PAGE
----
So what can gratitude do for you? Given the studies above and other research I’ve come across, it seems safe to say that we can enjoy all of the following benefits from adopting a more thankful mindset:
- Gratitude improves physical health. One of the outcomes of the study referenced above by Drs. Emmon and McCullough was the observation that people who practice gratitude tend to be healthier and visit the doctor less often. Interestingly, though, they aren’t the only ones to observe this effect. Another study of 1,000 Swiss adults published in a 2012 edition of Personality and Individual Differences affirms the correlation between dispositional gratitude and better physical health. Think better, feel better – it’s that simple!
- Gratitude removes toxic emotions. You can’t be beautiful when your heart is filled with anger, greed or envy. For true beauty, you must move beyond these toxic emotions – and gratitude provides the perfect pathway for this type of self-improvement. One of the things you’ll notice in The Beauty Detox Power is that nearly every dramatic weight loss case study involves letting go of negative emotions and patterns. By making time in your day to practice gratitude using the steps below, there’s no room left for the negative thoughts that interfere with your natural glow.
- Gratitude improves sleep. You all know how important I think sleep is. The truth is, they don’t call it beauty sleep for nothing! But beyond shifting your diet to healthy plant foods (which require less night-time processing energy) and turning your bedroom into an ideal sleeping environment, one of the best things you can do for your sleep is to practice gratitude. According to a study published in a 2011 edition of Applied Psychology: Health and Well-Being, taking just 15 minutes a day to write (not type!) out a few gratitude-filled thoughts can help ease anxiety and improve sleep quality. 
A Daily Gratitude Practice
Wherever you are in your life, and no matter what your goals, you can benefit from gratitude. It may be challenging, particularly if you have more stress or pain in your life at the moment, but it’s possible. This is also why, instead of asking you to feel grateful for everything – which may be challenging – I recommend you begin with a simple practice of expressing gratitude for one thing: your food.
Every day, you’re given the opportunity to live the healthy and beautiful life you deserve, simply by choosing to fill your body with delicious, nourishing foods – and that’s a huge gift. These foods – from my Glowing Green Smoothie to all the meals in the Recipes section of my site – truly have the power to transform your physical health, your mental well-being and both your inner and outer beauty. I can’t think of a better thing to be thankful for!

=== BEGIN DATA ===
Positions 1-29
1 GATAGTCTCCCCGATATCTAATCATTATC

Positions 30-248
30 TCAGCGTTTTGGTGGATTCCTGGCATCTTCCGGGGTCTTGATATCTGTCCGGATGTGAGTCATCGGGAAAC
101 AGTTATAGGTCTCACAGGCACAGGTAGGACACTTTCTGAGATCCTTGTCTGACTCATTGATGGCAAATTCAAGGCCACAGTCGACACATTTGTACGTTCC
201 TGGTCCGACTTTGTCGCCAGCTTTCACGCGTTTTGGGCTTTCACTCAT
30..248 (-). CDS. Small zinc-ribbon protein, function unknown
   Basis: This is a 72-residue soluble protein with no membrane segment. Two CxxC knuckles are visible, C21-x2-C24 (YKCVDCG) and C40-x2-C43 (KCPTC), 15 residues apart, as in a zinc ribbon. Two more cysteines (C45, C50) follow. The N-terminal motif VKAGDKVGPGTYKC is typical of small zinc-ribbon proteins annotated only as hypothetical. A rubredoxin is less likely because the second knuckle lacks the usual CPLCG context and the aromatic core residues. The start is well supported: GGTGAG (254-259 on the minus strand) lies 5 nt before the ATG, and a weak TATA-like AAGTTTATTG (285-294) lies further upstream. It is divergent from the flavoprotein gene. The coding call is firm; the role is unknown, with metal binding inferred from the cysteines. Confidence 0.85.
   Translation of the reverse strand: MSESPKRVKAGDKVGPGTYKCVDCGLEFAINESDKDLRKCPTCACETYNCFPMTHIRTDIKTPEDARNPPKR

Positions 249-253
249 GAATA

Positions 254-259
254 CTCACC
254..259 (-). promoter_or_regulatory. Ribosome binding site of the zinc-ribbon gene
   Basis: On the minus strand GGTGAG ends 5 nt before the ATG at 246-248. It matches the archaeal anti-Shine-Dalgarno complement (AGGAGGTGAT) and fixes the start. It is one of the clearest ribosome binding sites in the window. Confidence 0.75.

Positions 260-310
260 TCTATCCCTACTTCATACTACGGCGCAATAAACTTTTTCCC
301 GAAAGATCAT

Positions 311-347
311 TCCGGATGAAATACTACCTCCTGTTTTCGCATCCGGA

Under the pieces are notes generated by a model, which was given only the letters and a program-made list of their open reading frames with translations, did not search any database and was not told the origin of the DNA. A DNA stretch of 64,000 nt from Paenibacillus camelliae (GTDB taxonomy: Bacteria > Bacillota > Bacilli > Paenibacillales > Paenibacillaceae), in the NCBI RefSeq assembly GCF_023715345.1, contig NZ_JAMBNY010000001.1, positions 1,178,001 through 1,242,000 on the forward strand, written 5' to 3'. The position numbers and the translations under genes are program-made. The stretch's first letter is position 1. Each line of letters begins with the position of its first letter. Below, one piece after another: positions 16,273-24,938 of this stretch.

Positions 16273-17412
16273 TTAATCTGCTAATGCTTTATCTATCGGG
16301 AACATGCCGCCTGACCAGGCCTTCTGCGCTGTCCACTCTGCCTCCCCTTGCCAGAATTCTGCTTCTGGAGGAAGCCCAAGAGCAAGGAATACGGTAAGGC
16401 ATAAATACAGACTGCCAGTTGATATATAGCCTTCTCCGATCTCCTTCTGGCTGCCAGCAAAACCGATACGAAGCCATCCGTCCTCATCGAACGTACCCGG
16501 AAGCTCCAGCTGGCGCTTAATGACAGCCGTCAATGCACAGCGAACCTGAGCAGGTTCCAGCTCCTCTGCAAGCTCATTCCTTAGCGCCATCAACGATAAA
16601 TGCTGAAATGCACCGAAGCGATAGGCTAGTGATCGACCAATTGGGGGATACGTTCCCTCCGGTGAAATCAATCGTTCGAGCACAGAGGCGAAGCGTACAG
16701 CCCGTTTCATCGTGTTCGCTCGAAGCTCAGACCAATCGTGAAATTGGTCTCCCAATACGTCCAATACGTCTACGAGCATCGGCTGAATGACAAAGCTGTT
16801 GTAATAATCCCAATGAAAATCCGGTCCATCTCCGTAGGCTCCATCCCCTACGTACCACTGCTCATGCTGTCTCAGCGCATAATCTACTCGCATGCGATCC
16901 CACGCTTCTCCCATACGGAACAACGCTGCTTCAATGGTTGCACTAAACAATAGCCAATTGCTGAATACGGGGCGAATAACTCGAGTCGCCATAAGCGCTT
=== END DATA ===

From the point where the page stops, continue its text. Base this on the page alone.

So, with that in mind, here’s what I want you to do:
- Say “thank you” before each meal. Your parents were on to something when they had you say grace before a meal! You don’t need to make things complicated with lengthy prayers or reflections, but do take a second to recognize the privilege it is to be able to eat well and fuel your body. Not everybody in the world is so fortunate! And it’s an amazing way to really become conscious of what you are putting in your body.
- Add gratitude to your food journal. If you keep a record of the meals you eat, I’d like you to add one extra sentence to the end of each day’s entry: “I am grateful for the choices I made today to nourish my body.” Even if your eating wasn’t 100% on track, give thanks for the fact that the food you’ve eaten today will get you through to tomorrow and give you the opportunity to try again.
- Keep a gratitude example in mind. Practicing gratitude is harder on some days than on others. Before you hit a rough patch, try to find an example of something you’re truly grateful for and keep it at the back of your mind. Call it forward when you feel your desire to remain thankful lagging, and see if it doesn’t refocus your attention that abundant, limitless feeling that accompanies true gratitude.
Saying “thank you” to your food might sound crazy, but trust me on this one. If you practice gratitude regularly towards the food you eat, you’ll find it almost effortless to maintain a reverent, joyful state of eating that leads to better decision-making and greater levels of satisfaction overall. Practicing gratitude is a simple step, but it’s one that has the potential to be truly transformative when it comes to how you eat — AND how you live.
What food decisions have you made recently that you’re thankful for? Share your successes – or the steps you plan to take to practice gratitude in the future – by leaving me a comment below. I always love to hear from you
With love and immense gratitude,
Research: http://en.wikipedia.org/wiki/Blue_Monday_(date)  http://www.stybelpeabody.com/newsite/pdf/gratitude.pdf  http://www.ppc.sas.upenn.edu/articleseligman.pdf  https://www.ncbi.nlm.nih.gov/pubmed/23139438  http://onlinelibrary.wiley.com/doi/10.1111/j.1758-0854.2011.01049.x/abstract